WPO Image

How Productivity Depends On Your Work Style

Carson Tate, the creator of “Work Smarter, Not Harder”, identifies the four main types of workers, their contributions to the team, and the tools that can help them be more productive.

Within weeks of my first job, I was sent to an intern training program to learn time management. I attended every class and followed the instructions to use the planner. As the weeks passed, however, I realized that my productivity was not improving. When I looked around at my colleagues, it became apparent that many were having problems with the system as well.

It is because there is no single way to increase productivity. We need individual approaches. This requires us to use work strategies that match our cognitive styles, and to distribute effort in a manner that matches our strengths and preferences.

It is ironic that most people do this unconsciously. These are our habits of processing, perceiving and handling information. We are often tempted to ignore our instincts because of the abundance of “proven” tips and programs (backed by academics and professionals).

Your first step to personalizing your productivity is to identify your own productivity style so you can work with your natural instincts. Based on their strengths, each person has their preferred tools and strengths.

1. The Master of Prioritization

Prioritizing experts are those who can think logically, critically, objectively, realistically, and with a lot of facts. They will track the time it takes for certain tasks to increase their efficiency and plan more accurately their weeks and days. They’ve never achieved a goal that they didn’t like, or used a laser-like approach in order to meet their goals.

They are so focused on execution that they don’t have time to waste energy or spend much time on it. Sometimes they can be rigid and controlling. They may also be known for their competitiveness and dynamism. They are not fond of gossiping, missing important information, and sharing too much personal information. Your emails should be limited to a few sentences or, if possible, a few words.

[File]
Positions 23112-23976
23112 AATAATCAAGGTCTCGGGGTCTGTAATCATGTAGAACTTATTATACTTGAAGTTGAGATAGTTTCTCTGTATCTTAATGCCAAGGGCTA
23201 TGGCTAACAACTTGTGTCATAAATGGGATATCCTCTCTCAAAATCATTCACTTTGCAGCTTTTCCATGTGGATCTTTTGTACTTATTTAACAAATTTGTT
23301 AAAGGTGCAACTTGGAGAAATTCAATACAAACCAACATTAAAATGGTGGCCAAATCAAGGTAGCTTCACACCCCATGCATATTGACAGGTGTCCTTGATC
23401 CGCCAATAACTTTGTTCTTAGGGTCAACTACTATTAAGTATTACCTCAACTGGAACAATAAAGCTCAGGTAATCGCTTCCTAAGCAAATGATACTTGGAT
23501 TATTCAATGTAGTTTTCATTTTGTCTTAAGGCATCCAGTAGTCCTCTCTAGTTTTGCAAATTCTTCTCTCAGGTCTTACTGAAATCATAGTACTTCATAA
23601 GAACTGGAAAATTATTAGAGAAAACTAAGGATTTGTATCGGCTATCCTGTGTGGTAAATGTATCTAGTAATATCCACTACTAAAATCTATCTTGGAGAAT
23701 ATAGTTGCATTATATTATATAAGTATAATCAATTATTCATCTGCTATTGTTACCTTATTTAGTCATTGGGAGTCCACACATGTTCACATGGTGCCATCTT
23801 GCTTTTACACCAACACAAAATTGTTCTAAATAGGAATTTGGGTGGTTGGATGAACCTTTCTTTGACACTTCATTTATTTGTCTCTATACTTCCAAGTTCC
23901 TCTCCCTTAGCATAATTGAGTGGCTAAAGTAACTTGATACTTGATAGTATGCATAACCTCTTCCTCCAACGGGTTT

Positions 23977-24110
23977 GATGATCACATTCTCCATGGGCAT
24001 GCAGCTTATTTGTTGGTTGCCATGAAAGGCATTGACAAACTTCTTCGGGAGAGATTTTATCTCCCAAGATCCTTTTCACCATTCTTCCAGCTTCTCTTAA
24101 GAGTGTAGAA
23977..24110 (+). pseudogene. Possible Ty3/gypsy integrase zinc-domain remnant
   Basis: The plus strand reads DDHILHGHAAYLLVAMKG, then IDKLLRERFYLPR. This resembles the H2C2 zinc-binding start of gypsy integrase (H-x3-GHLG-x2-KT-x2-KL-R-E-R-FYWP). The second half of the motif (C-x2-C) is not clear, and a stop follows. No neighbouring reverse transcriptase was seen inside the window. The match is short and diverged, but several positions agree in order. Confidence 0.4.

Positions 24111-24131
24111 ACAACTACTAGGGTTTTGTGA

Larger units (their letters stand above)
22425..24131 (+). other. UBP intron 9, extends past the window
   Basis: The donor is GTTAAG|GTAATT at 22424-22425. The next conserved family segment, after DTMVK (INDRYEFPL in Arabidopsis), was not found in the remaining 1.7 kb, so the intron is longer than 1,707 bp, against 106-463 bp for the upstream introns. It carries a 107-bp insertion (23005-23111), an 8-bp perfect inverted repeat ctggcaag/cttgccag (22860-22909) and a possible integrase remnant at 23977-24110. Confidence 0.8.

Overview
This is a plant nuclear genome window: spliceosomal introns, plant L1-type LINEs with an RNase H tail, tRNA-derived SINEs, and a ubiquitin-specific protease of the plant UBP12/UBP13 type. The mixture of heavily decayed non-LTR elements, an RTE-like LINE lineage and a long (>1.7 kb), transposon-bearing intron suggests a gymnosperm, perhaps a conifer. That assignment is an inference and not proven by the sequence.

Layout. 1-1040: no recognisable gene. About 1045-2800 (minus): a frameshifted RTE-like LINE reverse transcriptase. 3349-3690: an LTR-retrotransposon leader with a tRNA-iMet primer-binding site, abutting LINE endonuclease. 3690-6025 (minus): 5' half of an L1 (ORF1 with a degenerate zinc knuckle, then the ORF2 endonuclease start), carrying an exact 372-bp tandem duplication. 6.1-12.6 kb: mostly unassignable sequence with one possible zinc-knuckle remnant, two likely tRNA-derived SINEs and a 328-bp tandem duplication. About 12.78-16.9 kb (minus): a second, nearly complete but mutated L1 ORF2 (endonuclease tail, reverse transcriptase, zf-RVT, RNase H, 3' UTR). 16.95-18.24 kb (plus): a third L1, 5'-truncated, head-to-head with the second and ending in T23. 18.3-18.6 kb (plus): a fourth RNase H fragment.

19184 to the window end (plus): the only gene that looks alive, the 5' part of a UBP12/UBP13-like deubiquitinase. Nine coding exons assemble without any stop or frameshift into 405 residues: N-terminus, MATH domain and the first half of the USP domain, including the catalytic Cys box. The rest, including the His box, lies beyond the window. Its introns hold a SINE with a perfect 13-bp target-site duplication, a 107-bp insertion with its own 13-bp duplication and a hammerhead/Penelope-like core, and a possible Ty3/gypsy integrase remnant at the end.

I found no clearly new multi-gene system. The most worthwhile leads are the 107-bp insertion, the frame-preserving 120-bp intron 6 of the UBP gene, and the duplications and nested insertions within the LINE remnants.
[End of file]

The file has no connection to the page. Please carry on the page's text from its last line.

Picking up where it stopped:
Contributions to the team

Analyse of data

Critical analysis and logical problem-solving

Goal orientation, coherence, and determination

Tools for productivity

42Goals: Keep track of your daily goals and activities with this app.

Daytum: Data collection, classification and communication tool that helps you organize and communicate all of your data.

Moosti: A timer that uses the Pomodoro technique.

Witty Parrott: Create content snippets one time, and then reuse them or share them seamlessly.

Wunderlist: Keeps you informed about your outstanding tasks

Stickers and notepads are low-tech classics.

2. The planner

The planner is the member of a team who thrives on planning, sequence, planned, detailed, and organized thinking. While they might appear to be prioritization specialists, the planner focuses on the details of a project while the former is more focused on the details that will help him finish it quickly and accurately. A planner has never used a project planning tool or calendar that he didn’t like.

They aren’t known for being spontaneous and have often missed out on opportunities because they can’t change their plans. They will write something on their list that is already completed so that they can get it done later.

They cannot live without lists and charts, and are well-known for their frequent follow-ups. They will not read all the fine print and want to get straight to the point. They don’t like meeting without an agenda. They send detailed emails, often with clearly defined scripts and steps to follow up.

Contributions to the team

  • Practicality and action orientation
  • Do not ignore flaws in processes or plans
  • Data organization and maintenance, as well as project plans